Three best friends spend the night before graduation in a run-down movie house.
Bertucci, Olivia, and Codman have been best friends all through high school, and on the eve of their graduation, the trio agrees to spend their final hours as high school students locked in the recently boarded-up Circle Cinema. In these few hours, truths are revealed, hearts are torn open, and futures are decided upon. These ambitions ultimately sink the novel. The enterprise is burdened with overthought dialogue, clumsy metaphors, and what comes across as a desperate desire to be seen as adult. The novel switches narrative perspective from teen to teen at the beginning of every chapter, but the device is unsuccessful: these characters all sound and think the same. These attributes almost make the book work as thematic commentary on the nature of teenage friendship, but unfortunately it doesn’t go much beyond the obvious observation that teens tend to think like their friends and are desperate to escape childhood. Throw in a half-baked love triangle and an apparent attempt to ape John Green and David Levithan's "Schrodinger's cat" metaphor from Will Grayson, Will Grayson (2010)—a metaphor that even that book barely pulled off—and you have a book that has all the hallmarks of a smart, sensitive book for teens but without the necessary nuance or emotional excitement.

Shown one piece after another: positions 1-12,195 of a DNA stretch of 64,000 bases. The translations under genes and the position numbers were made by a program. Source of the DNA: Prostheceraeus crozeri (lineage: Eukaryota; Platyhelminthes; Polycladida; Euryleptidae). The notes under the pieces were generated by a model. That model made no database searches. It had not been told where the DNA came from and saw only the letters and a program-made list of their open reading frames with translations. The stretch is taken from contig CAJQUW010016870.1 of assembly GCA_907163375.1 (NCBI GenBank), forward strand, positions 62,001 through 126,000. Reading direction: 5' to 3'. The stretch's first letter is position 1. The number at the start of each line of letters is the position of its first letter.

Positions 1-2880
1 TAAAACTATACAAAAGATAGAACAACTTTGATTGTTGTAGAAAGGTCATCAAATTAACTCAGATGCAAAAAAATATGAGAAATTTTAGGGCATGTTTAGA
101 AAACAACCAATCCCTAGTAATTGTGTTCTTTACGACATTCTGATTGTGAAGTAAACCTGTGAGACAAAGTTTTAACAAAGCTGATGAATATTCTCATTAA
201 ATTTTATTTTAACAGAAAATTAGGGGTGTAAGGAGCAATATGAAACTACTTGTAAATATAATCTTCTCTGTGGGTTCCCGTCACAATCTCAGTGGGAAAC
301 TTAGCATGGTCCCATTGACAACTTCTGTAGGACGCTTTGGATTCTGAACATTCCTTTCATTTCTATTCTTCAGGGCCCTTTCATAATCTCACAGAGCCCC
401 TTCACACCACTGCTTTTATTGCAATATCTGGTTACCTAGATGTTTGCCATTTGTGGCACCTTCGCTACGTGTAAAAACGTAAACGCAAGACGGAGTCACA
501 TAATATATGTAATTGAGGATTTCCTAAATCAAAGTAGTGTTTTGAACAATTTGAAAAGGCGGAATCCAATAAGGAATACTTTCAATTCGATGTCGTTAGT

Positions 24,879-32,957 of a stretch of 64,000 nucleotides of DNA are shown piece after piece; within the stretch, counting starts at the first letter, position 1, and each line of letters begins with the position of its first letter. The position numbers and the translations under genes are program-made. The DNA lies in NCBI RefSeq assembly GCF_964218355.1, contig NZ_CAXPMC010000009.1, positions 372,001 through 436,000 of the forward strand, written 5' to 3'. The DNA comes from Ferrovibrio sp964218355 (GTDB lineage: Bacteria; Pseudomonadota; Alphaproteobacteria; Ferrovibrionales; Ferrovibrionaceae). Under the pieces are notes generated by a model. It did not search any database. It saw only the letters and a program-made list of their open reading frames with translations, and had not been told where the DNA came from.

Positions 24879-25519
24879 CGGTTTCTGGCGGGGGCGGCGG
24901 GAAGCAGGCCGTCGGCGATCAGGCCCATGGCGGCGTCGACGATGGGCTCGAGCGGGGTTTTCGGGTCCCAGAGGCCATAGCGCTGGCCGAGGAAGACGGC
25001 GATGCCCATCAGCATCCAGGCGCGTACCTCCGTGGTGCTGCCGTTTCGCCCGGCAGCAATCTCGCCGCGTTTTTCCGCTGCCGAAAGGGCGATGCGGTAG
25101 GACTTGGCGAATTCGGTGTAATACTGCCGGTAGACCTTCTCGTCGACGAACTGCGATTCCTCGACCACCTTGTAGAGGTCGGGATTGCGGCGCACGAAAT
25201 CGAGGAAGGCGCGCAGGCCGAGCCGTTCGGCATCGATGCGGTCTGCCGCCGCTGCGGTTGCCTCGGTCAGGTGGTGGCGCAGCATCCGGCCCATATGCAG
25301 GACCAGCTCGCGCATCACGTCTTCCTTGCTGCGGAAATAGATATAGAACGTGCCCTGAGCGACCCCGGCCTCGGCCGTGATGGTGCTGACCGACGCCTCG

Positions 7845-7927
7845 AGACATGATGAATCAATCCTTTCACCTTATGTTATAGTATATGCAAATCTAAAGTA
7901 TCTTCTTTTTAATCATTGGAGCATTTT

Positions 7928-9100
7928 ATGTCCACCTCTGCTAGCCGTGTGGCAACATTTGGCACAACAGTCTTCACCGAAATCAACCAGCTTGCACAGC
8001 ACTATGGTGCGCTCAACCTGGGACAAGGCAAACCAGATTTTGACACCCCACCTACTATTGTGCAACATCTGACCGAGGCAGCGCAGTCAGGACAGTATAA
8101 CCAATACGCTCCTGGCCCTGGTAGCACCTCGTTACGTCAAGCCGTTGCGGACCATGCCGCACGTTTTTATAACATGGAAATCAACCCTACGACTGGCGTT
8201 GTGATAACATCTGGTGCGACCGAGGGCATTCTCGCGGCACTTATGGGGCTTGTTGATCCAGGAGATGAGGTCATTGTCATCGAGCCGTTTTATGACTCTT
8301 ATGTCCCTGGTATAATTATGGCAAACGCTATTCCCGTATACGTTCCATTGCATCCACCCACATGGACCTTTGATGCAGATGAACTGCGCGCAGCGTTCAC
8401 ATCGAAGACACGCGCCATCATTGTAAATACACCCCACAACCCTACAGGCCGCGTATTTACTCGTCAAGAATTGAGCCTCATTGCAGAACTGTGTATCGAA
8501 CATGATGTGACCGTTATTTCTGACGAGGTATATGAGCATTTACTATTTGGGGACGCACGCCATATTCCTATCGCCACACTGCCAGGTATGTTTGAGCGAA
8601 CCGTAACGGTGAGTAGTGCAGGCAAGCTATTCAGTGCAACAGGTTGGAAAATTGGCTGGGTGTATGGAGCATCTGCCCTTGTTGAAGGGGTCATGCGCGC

An ambitious failure. (Fiction. 14-16)